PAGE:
Mediastinal CT scans were performed with a modified method as previously described.14 Briefly, CT scans were obtained on a 3000 GE Sytec scanner, using 5-mm thick contiguous sections at 5-mm intervals. Measurements were always performed by the same radiologist, who worked with coded samples. For the determination of the thymic volume, the first and last slices containing thymic tissue were identified. Then, thymic tissue in all the slices between the first and the last was carefully delimited to exclude mediastinal fat infiltration, based on the different density observed (higher density for soft tissues and lower density for surrounding fat). The software (CT Sytec software, 2.02 version) then integrated all the defined thymic areas across the slices (being the first and last slice volumes automatically halved to account for partial volume averaging) and gave the calculated thymic volume in cubic centimeters. Additionally, thymic tissue was scored on a 0 to 5 scale to distinguish fat infiltration within the parenchyma, similarly to a previously described index (0 for only fat, and 5 for only thymic tissue15).

Flow cytometry

Cells were thawed and an aliquot assessed for percentages of naı̈ve T-cell subsets (CD4+CD45RA+CD45RO and CD8+CD45RA+CD11alow) as previously described.6 Absolute counts were calculated by multiplying their representation in frozen samples by the absolute CD4+and CD8+ T-cell subset counts obtained from fresh blood samples.

Quantification of TREC levels in PBMCs

One proposed molecular marker for determination of RTEs are the TRECs generated during thymocyte maturation. A polymerase chain reaction (PCR)–based method for quantifying δRec-ΨJα TRECs has been described by Douek et al.10 We have adapted this PCR to a real-time PCR setting, using a LightCycler (Roche Molecular Biochemicals, Mannheim, Germany), for quantification of both the characteristic signal-joint sequences harbored by TRECs and genomic β-globin gene sequences (to normalize by DNA content).

The TREC levels in each PBMC sample were determined using an external standard curve made with DNA from a unique pediatric thymic sample for the entire study. A postnatal thymus sample was obtained during corrective cardiac surgery of an HIV-uninfected 2-year-old patient, after approbation by the Ethical Committee of the hospital. A single-cell suspension of thymocytes was obtained by mechanical disruption and Fycoll-Hypaque centrifugation. Previously, the 376–base pair amplification product of the signal-joint sequence was obtained from that thymic sample using PCR conditions described below, and cloned into the pGEM T-EASY vector (Promega, Madison, WI). Identity of the cloned PCR product was confirmed by sequencing. Using known concentrations of the cloned fragment, the number of TREC molecules in the reference thymic sample was calculated as 62 500 TREC/106 cells.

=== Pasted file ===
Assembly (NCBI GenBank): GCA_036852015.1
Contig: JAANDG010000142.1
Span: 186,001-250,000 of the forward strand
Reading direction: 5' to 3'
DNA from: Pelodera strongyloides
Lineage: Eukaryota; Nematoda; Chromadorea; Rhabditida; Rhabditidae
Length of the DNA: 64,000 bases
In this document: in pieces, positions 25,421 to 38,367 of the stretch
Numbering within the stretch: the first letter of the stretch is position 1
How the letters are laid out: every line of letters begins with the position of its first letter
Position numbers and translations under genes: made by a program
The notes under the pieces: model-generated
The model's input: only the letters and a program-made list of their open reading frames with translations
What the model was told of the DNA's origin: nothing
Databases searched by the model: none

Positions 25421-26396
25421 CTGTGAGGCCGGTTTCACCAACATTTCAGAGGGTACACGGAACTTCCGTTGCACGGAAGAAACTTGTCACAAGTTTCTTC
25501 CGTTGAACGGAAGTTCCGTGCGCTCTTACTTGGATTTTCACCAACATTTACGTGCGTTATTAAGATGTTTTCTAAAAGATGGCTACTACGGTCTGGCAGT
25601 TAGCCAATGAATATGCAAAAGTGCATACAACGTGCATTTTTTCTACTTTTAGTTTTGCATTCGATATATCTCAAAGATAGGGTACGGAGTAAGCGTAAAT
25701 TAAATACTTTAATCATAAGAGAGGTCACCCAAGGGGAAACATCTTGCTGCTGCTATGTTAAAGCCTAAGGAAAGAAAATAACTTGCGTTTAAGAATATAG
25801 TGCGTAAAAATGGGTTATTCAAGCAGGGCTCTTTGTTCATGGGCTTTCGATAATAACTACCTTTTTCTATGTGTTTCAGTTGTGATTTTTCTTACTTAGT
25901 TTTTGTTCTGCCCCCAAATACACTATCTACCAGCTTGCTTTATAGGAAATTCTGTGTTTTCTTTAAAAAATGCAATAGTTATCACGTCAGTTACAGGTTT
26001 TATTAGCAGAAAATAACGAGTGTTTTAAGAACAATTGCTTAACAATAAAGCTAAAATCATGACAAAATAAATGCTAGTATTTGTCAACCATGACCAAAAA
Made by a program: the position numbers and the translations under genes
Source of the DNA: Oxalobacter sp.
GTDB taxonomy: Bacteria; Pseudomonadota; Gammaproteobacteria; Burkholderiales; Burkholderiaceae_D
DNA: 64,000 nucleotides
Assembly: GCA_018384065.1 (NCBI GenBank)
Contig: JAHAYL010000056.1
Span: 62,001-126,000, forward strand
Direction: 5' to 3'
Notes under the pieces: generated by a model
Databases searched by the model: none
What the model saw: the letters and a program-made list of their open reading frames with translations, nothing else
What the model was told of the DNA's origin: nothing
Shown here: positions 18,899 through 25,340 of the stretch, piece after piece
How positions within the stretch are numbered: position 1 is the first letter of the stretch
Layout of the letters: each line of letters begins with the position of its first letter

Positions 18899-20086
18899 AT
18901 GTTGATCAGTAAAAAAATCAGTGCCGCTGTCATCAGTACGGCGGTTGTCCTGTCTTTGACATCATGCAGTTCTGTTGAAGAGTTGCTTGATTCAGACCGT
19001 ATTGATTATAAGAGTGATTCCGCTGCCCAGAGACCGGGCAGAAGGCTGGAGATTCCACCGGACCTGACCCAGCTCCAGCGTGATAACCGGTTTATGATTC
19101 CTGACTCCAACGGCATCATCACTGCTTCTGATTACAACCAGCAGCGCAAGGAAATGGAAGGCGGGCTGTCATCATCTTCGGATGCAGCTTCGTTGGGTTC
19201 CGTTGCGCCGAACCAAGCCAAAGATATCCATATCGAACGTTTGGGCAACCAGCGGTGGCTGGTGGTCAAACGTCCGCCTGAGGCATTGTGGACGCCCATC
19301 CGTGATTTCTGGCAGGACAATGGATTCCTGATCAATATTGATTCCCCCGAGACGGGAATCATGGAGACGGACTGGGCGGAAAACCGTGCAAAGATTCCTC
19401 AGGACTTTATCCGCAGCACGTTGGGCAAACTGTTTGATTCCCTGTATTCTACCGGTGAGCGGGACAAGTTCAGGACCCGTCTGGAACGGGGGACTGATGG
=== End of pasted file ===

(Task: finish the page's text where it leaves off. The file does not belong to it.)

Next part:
All follow-up samples from each individual were simultaneously measured in duplicate PCR reactions. All samples available were PCR positives for TRECs, with a distribution between 100 and 11 000 TREC/ 106 PBMCs.

In addition to the TREC/106 PBMCs, the absolute counts of TREC/μL were derived for each sample. Because all the TRECs in PBMCs are included inside the CD3+ subpopulation,11the TREC/106 PBMC proportion was corrected by the percentage of CD3+ cells found by flow cytometry in the PBMCs, yielding the number of TREC/106 CD3+cells. This proportion was then multiplied by absolute CD3+cell counts obtained in fresh blood by flow cytometry.

The amplified signal-joint TREC fragment was detected by fluorescence resonance energy transfer between 2 adjacent hybridization probes. Jurkat E6-1 DNA was used as a negative control. PCR reactions were performed in a volume of 20 μL, with 400 nmol/L of each primer (5′-AAA GAG GGC AGC CCT CTC CAA GGC, 5′-AGG CTG ATC TTG TCT GAC ATT TGC TCC G), 100 nmol/L of each detection probe (5′-AGG GAT GTG GCA TCA CCT TTG TTG ACA labeled on its 3′ end with fluorescein, 5′-GGC ACC CCT CTG TTC CCC ACA GGA, labeled with the acceptor fluorophore LightCycler RED 640 at its 5′ end), and 100 to 400 ng DNA. LightCycler DNA Master Hybridization Probes buffer was used (Roche Molecular Biochemicals) with a final Mg++ concentration of 3.5 mM. After an initial denaturation step at 95°C for 120 seconds, amplification was performed by 45 cycles of denaturation (95°C for 0 seconds), annealing (63°C for 40 seconds), and extension (72°C for 40 seconds).

To normalize by genomic DNA concentration, primers GH20 and PC04 for the human β-globin gene were used.16 PCR reactions were performed in a volume of 20 μL, with 400 nmol/L of each primer, 3.5 mmol/L Mg++, 10 to 40 ng DNA, and Lightcycler DNA SYBR buffer. After an initial denaturation step at 95°C for 60 seconds, amplification was performed by 35 cycles of denaturation (95°C for 0 seconds), annealing (60°C for 15 seconds), and extension (72°C for 15 seconds). The amplification product was detected using SYBR Green I dye, which strongly increases its fluorescence after binding to double-stranded DNA.